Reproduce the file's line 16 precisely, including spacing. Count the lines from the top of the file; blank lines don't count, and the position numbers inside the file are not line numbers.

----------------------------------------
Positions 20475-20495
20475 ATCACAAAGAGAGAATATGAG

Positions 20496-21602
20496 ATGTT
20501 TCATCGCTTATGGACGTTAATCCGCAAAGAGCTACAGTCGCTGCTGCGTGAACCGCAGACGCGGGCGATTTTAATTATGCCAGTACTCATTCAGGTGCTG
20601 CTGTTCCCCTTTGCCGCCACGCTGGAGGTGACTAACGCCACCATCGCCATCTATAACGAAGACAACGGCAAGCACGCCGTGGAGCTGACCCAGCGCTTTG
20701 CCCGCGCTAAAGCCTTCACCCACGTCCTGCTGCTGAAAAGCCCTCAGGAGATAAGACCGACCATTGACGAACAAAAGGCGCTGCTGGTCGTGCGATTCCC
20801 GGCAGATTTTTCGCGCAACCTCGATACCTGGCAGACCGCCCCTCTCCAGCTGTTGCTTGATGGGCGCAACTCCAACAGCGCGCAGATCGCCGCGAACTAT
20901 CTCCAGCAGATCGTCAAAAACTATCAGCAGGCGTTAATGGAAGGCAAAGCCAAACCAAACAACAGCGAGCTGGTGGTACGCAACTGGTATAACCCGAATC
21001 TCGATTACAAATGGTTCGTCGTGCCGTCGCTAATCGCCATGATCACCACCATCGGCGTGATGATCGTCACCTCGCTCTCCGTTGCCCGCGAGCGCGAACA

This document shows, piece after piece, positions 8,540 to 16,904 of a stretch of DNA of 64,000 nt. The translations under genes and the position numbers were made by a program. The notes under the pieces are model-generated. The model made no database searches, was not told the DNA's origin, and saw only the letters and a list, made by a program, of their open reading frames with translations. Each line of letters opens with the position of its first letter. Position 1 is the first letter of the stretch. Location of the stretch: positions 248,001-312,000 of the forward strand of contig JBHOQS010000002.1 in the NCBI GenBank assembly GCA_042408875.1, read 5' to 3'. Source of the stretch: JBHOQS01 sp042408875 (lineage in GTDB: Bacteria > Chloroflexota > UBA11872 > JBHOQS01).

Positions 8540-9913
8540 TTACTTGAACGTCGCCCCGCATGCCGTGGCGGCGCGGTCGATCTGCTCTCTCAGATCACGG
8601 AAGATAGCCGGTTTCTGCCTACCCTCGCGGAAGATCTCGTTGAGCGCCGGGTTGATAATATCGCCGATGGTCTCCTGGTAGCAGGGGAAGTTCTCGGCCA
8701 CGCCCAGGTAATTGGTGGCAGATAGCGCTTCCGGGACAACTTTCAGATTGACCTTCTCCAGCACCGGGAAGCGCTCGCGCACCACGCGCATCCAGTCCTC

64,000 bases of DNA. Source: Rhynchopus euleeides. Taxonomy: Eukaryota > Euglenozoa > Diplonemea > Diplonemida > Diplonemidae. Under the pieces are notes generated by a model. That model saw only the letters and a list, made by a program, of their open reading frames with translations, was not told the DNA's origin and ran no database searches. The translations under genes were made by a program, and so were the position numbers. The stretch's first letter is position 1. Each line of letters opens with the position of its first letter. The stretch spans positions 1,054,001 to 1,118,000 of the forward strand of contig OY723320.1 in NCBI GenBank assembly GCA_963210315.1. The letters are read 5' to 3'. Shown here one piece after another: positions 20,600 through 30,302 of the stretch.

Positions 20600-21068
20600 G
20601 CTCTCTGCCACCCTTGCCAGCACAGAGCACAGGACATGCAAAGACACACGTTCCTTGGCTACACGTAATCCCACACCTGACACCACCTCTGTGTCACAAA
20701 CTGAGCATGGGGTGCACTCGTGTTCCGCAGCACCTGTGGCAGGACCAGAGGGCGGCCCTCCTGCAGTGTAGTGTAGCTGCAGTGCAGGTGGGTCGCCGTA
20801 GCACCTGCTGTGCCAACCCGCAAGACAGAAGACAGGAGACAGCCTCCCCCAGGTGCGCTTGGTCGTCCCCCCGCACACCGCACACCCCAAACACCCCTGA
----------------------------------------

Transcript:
64,000 bases of DNA. Source: Rhynchopus euleeides. Taxonomy: Eukaryota > Euglenozoa > Diplonemea > Diplonemida > Diplonemidae. Under the pieces are notes generated by a model. That model saw only the letters and a list, made by a program, of their open reading frames with translations, was not told the DNA's origin and ran no database searches. The translations under genes were made by a program, and so were the position numbers. The stretch's first letter is position 1. Each line of letters opens with the position of its first letter. The stretch spans positions 1,054,001 to 1,118,000 of the forward strand of contig OY723320.1 in NCBI GenBank assembly GCA_963210315.1. The letters are read 5' to 3'. Shown here one piece after another: positions 20,600 through 30,302 of the stretch.